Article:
Threat Actors Exploit Facebook Messages with Python-Based Info Stealer, Snake

A new cybersecurity threat has emerged as threat actors utilize Facebook messages to distribute a Python-based information stealer known as Snake. Designed to capture credentials and sensitive data, Snake has been implicated in a campaign that transmits harvested credentials to various platforms, including Discord, GitHub, and Telegram.

The campaign, first reported on the social media platform X in August 2023, involves sending seemingly innocuous RAR or ZIP archive files to potential victims. Upon opening these files, an infection sequence is triggered, initiating the deployment of two downloaders – a batch script and a cmd script – with the latter responsible for fetching and executing the Snake information stealer from an actor-controlled GitLab repository.

Cybereason researchers identified three variants of the Snake stealer, with the third variant being an executable compiled by PyInstaller. This malware is designed to extract data from different web browsers, including Cốc Cốc, indicating a focus on the Vietnamese community.

The stolen information, which includes credentials and cookies, is then transmitted via the Telegram Bot API in the form of a ZIP archive. Notably, the stealer is equipped to dump cookie information specific to Facebook, suggesting an intention to hijack Facebook accounts for malicious purposes.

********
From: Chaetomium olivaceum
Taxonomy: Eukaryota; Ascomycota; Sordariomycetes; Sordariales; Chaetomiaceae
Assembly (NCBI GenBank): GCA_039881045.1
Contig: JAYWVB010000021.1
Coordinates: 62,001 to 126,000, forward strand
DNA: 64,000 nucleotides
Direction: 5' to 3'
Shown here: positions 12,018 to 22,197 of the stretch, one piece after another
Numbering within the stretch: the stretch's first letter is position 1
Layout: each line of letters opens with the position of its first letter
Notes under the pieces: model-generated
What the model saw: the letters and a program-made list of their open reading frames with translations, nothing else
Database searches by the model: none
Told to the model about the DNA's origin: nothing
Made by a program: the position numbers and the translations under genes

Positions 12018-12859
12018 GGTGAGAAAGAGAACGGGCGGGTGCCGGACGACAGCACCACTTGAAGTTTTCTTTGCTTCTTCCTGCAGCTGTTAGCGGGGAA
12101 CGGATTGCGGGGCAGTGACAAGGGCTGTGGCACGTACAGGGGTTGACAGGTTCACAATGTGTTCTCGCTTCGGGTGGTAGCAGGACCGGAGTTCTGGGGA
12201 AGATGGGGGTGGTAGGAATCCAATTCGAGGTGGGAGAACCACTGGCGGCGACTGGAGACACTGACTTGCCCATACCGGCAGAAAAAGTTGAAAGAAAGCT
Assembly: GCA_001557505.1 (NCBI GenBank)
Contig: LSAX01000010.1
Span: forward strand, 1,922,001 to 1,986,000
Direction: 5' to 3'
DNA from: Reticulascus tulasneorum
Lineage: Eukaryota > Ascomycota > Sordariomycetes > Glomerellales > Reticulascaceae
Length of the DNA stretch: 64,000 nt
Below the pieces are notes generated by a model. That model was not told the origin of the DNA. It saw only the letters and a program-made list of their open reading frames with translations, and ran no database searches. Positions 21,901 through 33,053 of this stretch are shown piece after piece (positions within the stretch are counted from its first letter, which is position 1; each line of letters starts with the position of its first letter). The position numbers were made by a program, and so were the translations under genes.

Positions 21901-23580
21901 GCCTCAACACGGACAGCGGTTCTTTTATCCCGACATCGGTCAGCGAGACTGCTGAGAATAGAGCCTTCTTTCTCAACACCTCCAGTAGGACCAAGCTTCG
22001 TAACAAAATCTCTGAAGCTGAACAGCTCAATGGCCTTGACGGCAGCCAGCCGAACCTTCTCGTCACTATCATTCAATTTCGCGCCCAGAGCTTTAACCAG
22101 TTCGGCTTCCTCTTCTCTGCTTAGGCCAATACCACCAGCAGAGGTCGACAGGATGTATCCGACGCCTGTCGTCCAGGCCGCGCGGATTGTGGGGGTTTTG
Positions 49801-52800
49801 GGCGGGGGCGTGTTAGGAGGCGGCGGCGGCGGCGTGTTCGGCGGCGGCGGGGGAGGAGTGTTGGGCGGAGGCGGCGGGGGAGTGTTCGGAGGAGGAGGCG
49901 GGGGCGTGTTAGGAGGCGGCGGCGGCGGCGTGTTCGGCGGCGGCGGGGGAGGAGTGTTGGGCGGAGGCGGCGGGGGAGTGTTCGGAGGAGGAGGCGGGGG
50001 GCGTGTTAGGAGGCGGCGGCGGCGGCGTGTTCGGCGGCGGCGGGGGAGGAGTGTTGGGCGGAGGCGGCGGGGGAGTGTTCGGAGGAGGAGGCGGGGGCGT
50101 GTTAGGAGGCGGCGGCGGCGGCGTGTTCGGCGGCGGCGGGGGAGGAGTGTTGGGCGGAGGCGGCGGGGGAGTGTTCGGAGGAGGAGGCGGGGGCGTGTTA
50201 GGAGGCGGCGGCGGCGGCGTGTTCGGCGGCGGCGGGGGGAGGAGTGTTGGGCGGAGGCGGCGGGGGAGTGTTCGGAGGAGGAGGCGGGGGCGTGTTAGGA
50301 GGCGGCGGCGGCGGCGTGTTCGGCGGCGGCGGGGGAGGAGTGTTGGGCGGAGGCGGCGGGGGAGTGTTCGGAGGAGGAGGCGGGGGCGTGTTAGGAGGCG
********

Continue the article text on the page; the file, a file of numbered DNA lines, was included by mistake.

The Vietnamese connection is further supported by the naming convention of the GitHub and GitLab repositories, as well as references to the Vietnamese language in the source code.

This development follows a trend of multiple information stealers targeting Facebook cookies, including S1deload Stealer, MrTonyScam, NodeStealer, and VietCredCare. Additionally, Meta (formerly Facebook) has faced criticism in the U.S. for its perceived failure to assist victims of account takeovers, prompting calls for immediate action to address the issue.

Furthermore, threat actors have been observed leveraging a GitHub vulnerability to distribute Lua malware via a cloned game cheat website and SEO poisoning. This malware includes capabilities for command-and-control communications, highlighting the evolving tactics employed by cybercriminals.

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